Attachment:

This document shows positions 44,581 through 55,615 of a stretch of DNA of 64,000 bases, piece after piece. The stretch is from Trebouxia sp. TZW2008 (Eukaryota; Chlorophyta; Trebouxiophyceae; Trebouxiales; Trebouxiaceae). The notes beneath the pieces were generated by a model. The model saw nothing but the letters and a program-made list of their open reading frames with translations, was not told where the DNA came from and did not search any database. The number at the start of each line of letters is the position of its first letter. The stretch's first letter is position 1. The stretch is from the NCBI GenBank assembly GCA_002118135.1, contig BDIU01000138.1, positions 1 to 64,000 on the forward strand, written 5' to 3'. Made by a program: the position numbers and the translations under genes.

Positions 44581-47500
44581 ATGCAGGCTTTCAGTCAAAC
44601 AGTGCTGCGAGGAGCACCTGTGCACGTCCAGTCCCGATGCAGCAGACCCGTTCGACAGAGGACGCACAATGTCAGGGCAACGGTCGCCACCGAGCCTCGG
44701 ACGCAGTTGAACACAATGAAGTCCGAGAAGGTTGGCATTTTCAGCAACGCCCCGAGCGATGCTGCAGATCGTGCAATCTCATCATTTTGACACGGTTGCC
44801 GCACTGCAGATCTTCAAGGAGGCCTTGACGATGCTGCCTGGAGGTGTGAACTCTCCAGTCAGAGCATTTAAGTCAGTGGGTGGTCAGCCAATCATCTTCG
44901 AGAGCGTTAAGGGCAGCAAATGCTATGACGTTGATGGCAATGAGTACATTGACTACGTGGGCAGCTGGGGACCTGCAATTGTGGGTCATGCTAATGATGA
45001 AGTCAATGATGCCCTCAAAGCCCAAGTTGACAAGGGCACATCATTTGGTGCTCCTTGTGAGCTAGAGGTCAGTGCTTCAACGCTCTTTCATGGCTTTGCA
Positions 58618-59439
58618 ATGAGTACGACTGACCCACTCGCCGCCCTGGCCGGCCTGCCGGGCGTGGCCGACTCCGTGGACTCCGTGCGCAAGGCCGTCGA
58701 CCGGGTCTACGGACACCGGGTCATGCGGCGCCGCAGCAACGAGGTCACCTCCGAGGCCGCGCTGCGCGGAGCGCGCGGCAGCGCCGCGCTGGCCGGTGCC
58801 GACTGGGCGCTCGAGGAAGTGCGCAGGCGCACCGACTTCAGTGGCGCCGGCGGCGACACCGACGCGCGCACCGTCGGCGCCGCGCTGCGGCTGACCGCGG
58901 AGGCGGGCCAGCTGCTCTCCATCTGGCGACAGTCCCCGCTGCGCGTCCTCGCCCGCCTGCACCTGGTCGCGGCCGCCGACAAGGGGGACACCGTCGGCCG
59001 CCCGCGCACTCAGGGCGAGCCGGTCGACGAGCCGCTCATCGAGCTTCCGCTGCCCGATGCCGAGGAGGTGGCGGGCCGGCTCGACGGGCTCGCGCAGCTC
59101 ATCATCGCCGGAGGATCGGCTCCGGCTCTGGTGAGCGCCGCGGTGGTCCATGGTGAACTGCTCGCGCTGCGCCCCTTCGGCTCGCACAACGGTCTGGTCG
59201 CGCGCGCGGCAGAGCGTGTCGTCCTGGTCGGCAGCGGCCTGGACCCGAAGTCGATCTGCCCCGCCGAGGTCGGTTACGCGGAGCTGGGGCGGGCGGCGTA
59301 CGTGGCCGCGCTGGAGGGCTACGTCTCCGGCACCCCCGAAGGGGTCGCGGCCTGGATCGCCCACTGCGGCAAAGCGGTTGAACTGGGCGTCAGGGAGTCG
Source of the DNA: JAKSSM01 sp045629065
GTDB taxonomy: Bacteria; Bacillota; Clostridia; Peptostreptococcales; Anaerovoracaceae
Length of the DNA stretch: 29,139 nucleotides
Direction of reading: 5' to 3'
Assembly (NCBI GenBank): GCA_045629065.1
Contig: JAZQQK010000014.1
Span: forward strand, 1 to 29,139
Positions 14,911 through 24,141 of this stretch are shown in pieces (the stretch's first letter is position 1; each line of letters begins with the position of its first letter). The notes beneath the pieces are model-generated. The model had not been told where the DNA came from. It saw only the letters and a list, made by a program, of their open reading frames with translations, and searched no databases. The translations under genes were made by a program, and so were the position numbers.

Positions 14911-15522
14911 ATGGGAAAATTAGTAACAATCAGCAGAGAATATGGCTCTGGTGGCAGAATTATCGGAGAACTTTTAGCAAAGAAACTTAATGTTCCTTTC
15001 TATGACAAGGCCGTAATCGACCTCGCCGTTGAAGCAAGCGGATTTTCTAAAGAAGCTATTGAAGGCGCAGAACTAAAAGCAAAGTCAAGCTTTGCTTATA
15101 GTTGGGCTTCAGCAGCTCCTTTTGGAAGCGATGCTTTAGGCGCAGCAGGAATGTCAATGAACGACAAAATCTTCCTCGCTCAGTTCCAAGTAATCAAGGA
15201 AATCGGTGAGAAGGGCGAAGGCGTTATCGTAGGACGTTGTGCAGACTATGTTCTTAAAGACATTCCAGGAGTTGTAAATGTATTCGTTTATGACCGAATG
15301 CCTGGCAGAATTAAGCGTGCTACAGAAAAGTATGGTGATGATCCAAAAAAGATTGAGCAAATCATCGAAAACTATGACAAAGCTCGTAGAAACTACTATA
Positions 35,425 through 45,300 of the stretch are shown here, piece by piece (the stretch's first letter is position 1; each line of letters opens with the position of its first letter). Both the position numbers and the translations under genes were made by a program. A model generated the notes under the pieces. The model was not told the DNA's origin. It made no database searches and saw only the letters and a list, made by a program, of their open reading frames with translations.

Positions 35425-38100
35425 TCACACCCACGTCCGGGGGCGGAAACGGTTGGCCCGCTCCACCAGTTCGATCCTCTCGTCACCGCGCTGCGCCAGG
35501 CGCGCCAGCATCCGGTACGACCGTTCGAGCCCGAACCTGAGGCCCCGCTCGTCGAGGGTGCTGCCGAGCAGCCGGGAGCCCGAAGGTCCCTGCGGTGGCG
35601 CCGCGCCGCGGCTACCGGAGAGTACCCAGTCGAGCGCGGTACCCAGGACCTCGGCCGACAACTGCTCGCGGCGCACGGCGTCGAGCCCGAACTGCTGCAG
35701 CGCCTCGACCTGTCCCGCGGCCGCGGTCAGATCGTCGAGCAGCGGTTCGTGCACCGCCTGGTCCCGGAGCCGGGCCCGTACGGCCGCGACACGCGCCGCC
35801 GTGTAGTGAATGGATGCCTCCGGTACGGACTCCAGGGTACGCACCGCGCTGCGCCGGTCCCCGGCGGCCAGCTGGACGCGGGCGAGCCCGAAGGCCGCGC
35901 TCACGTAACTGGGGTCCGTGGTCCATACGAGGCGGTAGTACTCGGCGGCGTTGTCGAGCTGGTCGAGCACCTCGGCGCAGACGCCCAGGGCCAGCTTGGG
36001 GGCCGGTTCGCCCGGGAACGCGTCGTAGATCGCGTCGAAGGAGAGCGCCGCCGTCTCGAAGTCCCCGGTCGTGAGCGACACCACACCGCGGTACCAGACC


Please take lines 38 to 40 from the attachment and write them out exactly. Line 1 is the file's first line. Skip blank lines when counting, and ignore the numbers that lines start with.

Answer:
35801 GTGTAGTGAATGGATGCCTCCGGTACGGACTCCAGGGTACGCACCGCGCTGCGCCGGTCCCCGGCGGCCAGCTGGACGCGGGCGAGCCCGAAGGCCGCGC
35901 TCACGTAACTGGGGTCCGTGGTCCATACGAGGCGGTAGTACTCGGCGGCGTTGTCGAGCTGGTCGAGCACCTCGGCGCAGACGCCCAGGGCCAGCTTGGG
36001 GGCCGGTTCGCCCGGGAACGCGTCGTAGATCGCGTCGAAGGAGAGCGCCGCCGTCTCGAAGTCCCCGGTCGTGAGCGACACCACACCGCGGTACCAGACC